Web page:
I don’t think I could have handled being an education major. If I’m being honest with myself, I probably would have quit.
This may seem a like a weird statement if you consider that I love learning and I self-identify as a nerd. I like it when learning something is difficult; and when I see a puzzle I feel compelled to try to solve it. I’m very literal, and I’m only satisfied with an abstract conversation when it’s anchored in observable phenomena. I crave specifics, and as both a learner and as a teacher I sometimes don’t see the forest because I’m busy inspecting the trees.
All of these characteristics make me think that being an education major probably wouldn’t have worked out for me. I love rigor and I love problemsolving, and those two characteristics have been largely absent from the education coursework that I’ve taken since entering the classroom.
Thankfully, I eventually made it to teaching by way of an alternative certification route, and since then I’ve earned a master’s degree in teaching and have taken education courses regularly to maintain my certification. I love teaching and I’m thankful every day that I’ve found a profession that I find so meaningful and engaging. But if I had gone to education school in undergrad? I probably wouldn’t have lasted.
In education courses, instead of inquiry, I’ve found way too many exercises that treat me as if I were a child. I don’t need to act like a child in order to understand the learning process. There’s a time and a place for role-playing in educational theory, but more often than not, my education instructors don’t do an analytical debrief after a role-play to help teachers understand what worked, and why. Too frequently instructors simply show teachers an instructional practice, have them play the roles of students, then move on to the next portion of the session.
The really practical aspects of instruction, the specifics of what works (and how, and why it does), is underplayed in pedagogy classrooms, as is classroom management. Too often I’ve come to the end of an education class and had practical questions about how the theory I learned was supposed to guide day-to-day interactions with my students. I took the state’s required literacy courses, but I didn’t know how to assign texts in a way that built both literacy skills and content knowledge until I began reading professional texts independently.
Even the more authentic parts of my training fell short. As part of my Master’s coursework, I was observed by a university supervisor. This is the graduate credit equivalent of student teaching, although I was technically already teaching full-time. The opportunity to practice, reflect, and analyze my practice didn’t go far enough because it depended on the quality of the supervisory teachers and the demands of their schedule. My supervisor gave me very positive feedback, but we never fully explored or discussed my teaching because he was always off to the next teacher.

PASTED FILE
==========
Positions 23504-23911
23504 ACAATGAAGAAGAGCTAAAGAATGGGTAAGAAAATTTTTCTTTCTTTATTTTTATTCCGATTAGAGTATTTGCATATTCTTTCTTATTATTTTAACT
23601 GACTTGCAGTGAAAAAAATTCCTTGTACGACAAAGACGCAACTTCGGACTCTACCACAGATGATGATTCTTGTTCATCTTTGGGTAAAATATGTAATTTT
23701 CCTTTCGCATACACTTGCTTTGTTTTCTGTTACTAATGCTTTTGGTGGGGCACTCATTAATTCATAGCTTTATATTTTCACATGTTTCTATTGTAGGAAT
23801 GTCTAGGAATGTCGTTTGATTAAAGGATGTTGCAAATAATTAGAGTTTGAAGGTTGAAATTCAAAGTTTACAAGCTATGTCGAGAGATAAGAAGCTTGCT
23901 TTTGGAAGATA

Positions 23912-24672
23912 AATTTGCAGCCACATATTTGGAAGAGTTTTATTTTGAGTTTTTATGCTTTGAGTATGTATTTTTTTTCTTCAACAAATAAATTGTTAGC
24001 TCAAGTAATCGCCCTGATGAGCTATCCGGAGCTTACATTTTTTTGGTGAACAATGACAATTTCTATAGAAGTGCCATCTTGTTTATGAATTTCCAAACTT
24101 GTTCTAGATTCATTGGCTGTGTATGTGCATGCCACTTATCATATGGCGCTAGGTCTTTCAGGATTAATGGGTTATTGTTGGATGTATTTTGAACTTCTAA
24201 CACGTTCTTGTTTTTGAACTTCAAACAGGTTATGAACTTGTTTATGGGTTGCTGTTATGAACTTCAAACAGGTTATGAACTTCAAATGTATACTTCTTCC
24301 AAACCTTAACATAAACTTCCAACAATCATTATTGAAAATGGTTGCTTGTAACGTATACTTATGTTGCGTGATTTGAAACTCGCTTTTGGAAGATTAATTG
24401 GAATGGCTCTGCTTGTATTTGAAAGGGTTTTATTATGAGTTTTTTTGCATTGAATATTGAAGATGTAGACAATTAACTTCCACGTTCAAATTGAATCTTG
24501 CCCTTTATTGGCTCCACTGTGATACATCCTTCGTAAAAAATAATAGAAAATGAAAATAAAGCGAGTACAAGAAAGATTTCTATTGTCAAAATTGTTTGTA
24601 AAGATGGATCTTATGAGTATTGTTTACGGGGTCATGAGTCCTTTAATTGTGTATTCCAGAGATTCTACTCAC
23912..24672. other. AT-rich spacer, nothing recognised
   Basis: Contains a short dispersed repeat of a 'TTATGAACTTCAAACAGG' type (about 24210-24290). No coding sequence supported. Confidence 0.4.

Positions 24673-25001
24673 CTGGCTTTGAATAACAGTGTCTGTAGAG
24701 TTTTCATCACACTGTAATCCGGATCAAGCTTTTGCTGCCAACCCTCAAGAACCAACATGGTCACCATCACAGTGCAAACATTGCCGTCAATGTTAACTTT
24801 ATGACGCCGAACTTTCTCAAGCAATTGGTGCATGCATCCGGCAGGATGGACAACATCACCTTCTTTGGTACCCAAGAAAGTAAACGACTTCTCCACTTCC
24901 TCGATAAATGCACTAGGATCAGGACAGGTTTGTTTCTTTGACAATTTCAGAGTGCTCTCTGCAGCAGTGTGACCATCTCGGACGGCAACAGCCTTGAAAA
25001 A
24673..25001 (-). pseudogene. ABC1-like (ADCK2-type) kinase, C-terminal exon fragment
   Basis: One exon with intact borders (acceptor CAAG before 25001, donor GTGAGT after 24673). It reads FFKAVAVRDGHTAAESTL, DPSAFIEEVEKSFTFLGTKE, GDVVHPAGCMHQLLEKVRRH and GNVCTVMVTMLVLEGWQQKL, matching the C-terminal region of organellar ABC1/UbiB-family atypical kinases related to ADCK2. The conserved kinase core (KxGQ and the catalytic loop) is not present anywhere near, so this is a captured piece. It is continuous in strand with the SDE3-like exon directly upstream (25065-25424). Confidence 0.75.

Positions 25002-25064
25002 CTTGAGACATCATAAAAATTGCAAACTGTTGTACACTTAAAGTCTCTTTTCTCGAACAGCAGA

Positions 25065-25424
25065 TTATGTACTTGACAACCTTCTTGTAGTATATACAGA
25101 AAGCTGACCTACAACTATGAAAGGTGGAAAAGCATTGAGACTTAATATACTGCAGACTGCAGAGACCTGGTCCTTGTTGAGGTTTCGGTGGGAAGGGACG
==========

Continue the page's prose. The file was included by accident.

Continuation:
To be quite honest, another reason I probably would have failed as an education major has to do with educational status or educational privilege or whatever you want to call it. At the age of 20, I gave too much weight to the idea that the harder your education is, the better it is, and I’m not alone in this belief. My Ivy League college didn’t even have a full department of education, and students there still can’t major in education or earn a teaching certificate. With the exception of education policy courses, education coursework suffers from a reputation of being easy and fluffy. Colleges suffer from grade inflation in general, but in education departments the problem is particularly bad.
Maybe these problems were unique to my program. But they probably weren’t.
Education programs have lower entrance requirements than other professional programs, and assignments are often subjective and based on opinion or reflection. Our K-16 education system has a lot of built-in status and rewards for high-achieving students. Successful, competitive students who buy into the idea of an educational hierarchy are not drawn to education classes because those courses mean a loss of status and seem like a waste of time.
Finally, to those who say that making education schools more challenging would diminish the number of teachers of color entering the field, I want to point to the fact that Teach For America is able to maintain its selectivity and recruit an incoming cohort that is over 50 percent nonwhite.
It’s time for university departments of education to practice what they preach, and consider whether their programs meet the needs of different types of learners. Teachers deserve coursework that challenges and engages them, and the education system as a whole would benefit from higher standards for pedagogical instruction. Take it from a nerd: when people who love learning don’t find it remotely appealing to study education, something’s wrong.
The opinions expressed in Connecting the Dots: Ideas and Practice in Teaching are strictly those of the author(s) and do not reflect the opinions or endorsement of Editorial Projects in Education, or any of its publications.